Zimbabwe's political and economic crisis has forced many to leave the country to seek refuge or better opportunities elsewhere. But, as Tendai Maphosa reports, there are also those who could leave but choose to stay in Zimbabwe.
Unsubstantiated estimates put the number of Zimbabweans in neighboring South Africa at three million. More are scattered across the Southern African region.
Britain has also attracted thousands while Australia, New Zealand and the United States are other popular overseas destinations.
For the unskilled, the options are limited. Most of those in South Africa are there illegally. They end up working as laborers or doing other menial work for very little pay. They run the risk of being arrested and deported to Zimbabwe.
For the highly-skilled, especially in areas such as medicine and information technology, opportunities are available in many countries.
But some choose to stay in Zimbabwe and deal with the hardships. Dr. Douglas Gwatidzo falls into this category.
VOA asked him why he has not considered taking his practice someplace where life would be easier. He says he has actually considered leaving, but has decided his services are of more value here at home.
"Despite all these problems, the little contribution that I am making goes a long way towards alleviating somebody's suffering so whatever little that I am achieving for the few people, I think I am doing my bit," said Gwatidzo.
In addition to the serious challenges facing medical professionals in Zimbabwe, Dr. Gwatidzo is also the chairman of the Zimbabwean Association of doctors for Human Rights. This means he deals with and exposes cases of torture and physical abuse by government officials, not a very safe job considering the current situation in Zimbabwe.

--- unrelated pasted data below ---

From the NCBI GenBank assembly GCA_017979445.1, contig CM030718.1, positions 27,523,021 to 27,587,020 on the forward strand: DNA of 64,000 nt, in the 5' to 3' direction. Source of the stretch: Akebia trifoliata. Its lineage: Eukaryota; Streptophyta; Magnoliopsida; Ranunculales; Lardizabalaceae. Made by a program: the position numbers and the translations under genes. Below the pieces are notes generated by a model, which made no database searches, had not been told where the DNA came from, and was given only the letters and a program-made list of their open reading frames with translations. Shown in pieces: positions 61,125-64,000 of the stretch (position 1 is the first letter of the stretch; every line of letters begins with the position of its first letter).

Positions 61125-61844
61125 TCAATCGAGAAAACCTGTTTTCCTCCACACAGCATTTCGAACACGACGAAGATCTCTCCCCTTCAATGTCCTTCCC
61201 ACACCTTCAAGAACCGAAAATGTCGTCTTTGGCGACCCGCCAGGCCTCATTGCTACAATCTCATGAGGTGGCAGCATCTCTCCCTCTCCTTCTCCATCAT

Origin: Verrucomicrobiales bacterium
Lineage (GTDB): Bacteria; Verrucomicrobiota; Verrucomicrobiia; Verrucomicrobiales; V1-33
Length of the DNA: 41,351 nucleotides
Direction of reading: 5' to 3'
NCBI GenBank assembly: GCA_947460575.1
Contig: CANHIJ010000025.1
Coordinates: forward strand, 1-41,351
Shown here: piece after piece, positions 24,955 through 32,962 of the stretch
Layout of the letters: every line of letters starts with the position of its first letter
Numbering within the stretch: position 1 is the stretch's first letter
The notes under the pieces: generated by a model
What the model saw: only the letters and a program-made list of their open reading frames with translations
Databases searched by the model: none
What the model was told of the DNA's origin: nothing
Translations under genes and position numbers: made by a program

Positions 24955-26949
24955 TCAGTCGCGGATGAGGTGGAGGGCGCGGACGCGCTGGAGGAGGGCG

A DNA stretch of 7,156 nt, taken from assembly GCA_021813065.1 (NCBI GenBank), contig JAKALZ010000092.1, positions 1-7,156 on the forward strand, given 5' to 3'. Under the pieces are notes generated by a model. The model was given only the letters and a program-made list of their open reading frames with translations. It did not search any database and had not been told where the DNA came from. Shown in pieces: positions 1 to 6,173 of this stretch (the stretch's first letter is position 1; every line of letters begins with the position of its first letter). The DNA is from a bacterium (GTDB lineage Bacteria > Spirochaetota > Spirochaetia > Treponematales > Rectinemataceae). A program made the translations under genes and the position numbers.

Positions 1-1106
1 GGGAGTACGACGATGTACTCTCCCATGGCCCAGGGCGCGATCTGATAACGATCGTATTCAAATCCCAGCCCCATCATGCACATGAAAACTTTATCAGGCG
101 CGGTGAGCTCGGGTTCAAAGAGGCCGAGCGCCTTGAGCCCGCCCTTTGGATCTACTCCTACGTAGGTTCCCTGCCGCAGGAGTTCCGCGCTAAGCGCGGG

Walter Wanyanya has also decided his future lies here. At 29 he is a computer technician who has worked for one of the world's biggest computer companies. He could easily get employment outside Zimbabwe, but he has also decided to stick it out here.
"I believe in Zimbabwe and what Zimbabwe has got to offer and there is so much that we can still do. I think our infrastructure is still very much intact as much as everything else around us is negative," said Wanyanya. "If I am going to leave, I am going to leave to get more education and come back and build Zimbabwe because at the end of the day this is home."
While Wanyanya and Dr. Gwatidzo are examples of those who have decided to stay, there are those who leave and return to Zimbabwe.
Kudzai and Trevor Davis fall into this category.
Trevor has lived in Zimbabwe since 1984 and considers himself a Zimbabwean. In 2005, the couple decided to go to Davis's native Wales to further their education and look around for opportunities. But once they were done with their studies and worked a bit, Trevor says, they felt an overwhelming desire to come home.
Kudzai says she found Wales and the Welsh people very nice, but it still was not home.
"It is that much harder. You have got so little space, the child care demands are so much more, my children were very small at that time and it just felt really quite overwhelming and at the same time it is not a cheap place to live," said Kudzai. "The United Kingdom is actually very expensive and whatever little money you make or whatever much money you make, there is lots of demand on you to spend it quickly."
Trevor added that despite things such as schooling for their children and health care being more certain in Britain they are prepared to give it their best shot here.
"One of the biggest worries now is education for our eldest daughter," he added. "I think it says something that there is immense competition for first grade places for school kids. It just shows you that there are a lot of people still here who never went away and a lot of people coming back now and trying to look to the future with their families. Wherever you go, I believe there's problems."
All those who VOA spoke to do not blame those who leave. They all expressed the hope that those who have left will bring much-needed skills and experience back home when political change enables them to return.